As Zach and I made our way over the footbridge in Georgetown, we wondered what this night had in store. From the intriguing emails to the impressive list of thought leaders booked for the night, TableTribes had succeeded in garnering our attention. Although billed as an outdoor summer picnic, the email confirmation indicated that this particular event would be indoors due to the impending storms. At the bottom of the footbridge, we approached a well-dressed man wearing a red blazer who I was fairly certain was here for this event. He remarked that he was and, in fact, was one of the speakers so he had come outside to take a breath during "the calm before the storm," as he described it. He pointed to a building and said the event would be held in there so we made our way over. As we peeked inside, we immediately wondered if we had the right place. At first glance, it appeared to be an abandoned building with unfinished floors and brick walls, but once we saw a stylish bartender setting up his bar, we knew we had found the right place.
TableTribes is a summer picnic series that aims
to be "a communal exploration of The Human Condition." The Founder,
Hosan Lee, was one of the co-collaborators for the No. 68 Project, one
of the most unique dinner series that ever made its way through DC. Now
she has created a series with a different focus -- while the focus of
the No. 68 Project was elegant food with interesting conversation, the
focus of TableTribes is more on the conversation itself.
we walked up the stairs to the first level, we grabbed a drink from the
mixologist, JP Caceres, a gin expert who works part-time at Bourbon
Steak in DC. He called this drink "Remember Me?" as it had Aperol
Apertif fast infused rosemary -- rosemary helps improve memory. Clever
We said "hello" to Hosan then made our way around
the room to strike up a conversation with whomever seemed interested
while listening to the sounds of a live musical artist and singer. The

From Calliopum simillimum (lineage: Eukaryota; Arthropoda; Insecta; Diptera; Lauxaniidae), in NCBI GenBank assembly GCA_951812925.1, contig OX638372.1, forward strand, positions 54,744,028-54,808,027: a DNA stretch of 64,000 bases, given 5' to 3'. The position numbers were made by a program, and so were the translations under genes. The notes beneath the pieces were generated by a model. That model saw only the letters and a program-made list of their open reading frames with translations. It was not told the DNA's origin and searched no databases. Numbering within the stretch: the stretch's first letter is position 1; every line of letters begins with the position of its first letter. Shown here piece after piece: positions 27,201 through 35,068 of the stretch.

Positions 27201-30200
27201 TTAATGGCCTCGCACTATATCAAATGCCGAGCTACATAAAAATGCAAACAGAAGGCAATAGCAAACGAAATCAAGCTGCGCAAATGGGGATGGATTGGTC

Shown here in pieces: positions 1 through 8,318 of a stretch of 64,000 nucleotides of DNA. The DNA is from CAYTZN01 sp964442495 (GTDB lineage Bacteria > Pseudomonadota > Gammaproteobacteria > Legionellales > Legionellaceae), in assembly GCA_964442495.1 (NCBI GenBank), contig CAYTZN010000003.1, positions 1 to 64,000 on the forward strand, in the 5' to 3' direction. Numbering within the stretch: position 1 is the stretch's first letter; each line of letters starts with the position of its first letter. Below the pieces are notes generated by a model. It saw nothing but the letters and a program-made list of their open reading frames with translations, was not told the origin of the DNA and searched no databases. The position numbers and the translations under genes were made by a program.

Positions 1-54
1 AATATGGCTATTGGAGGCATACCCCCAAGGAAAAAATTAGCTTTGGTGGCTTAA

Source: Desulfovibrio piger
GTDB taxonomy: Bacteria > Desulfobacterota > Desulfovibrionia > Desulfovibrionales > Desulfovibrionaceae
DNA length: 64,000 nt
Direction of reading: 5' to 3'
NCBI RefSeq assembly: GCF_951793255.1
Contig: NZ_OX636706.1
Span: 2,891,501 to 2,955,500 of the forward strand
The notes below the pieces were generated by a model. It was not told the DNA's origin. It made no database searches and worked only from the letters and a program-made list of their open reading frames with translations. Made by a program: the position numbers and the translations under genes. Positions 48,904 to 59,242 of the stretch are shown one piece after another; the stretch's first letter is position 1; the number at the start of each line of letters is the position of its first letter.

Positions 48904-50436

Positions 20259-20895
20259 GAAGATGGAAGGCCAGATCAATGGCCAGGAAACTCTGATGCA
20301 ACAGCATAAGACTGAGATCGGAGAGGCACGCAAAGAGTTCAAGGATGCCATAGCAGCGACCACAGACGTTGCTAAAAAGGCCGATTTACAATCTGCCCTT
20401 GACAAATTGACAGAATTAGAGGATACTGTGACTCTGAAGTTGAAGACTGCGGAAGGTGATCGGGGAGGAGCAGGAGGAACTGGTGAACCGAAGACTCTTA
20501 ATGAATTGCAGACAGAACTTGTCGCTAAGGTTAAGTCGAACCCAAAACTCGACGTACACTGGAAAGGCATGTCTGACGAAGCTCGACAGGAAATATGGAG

meal was provided by the Tapas Truck, a food truck in DC. All of the
vegans, however, had a special vegetable plate prepared by Bodega, a Spanish tapas restaurant in Georgetown.
Once we had our food and drinks, we headed upstairs where
a virtual picnic awaited us. I could have never imagined
the transformation of this warehouse into an intimate picnic complete
with faux grass, blankets, and candlelight. We chose a blanket and took a
seat realizing that the night had only just begun. From that point on,
we enjoyed stimulating conversation with the individuals at our blanket,
all of whom had been personally invited. The conversation was
facilitated by several thought leaders including Robert Egger, Founder
of DC Central Kitchen, who spoke about relentless incrementalism and
Paul Kruchoski, Senior Education Officer in the US Department of State's
Bureau of International Organization Affairs, who said that his goal
every day is to make someone else's day better because of what he does.
I, too, strive for that. The topic for the evening was Order and
how we make sense of the world around us. After each inspiring speaker,
we would discuss the topics over yet another refreshing medicinal
By the end of the night, I had met some
incredibly interesting people who all had good reasons for being there.
As it is an invitation-only event, one must request an invitation by
answering a number of obscure questions online like "What does your life
taste like as a pie?" If approved, an invitation is sent allowing you to
register for one event. This nine-week series commenced on June 24 and
will continue on Sunday nights through August 26. To request an
invitation, click here.
TableTribes succeeded in bringing together people who
might not normally cross paths and gave us all something to
think about on the way home. Of all the people who spoke that night, I
most appreciated the humbleness of our mixologist, JP, as he said, "I
drink for a living and get paid for that." If only we all could be so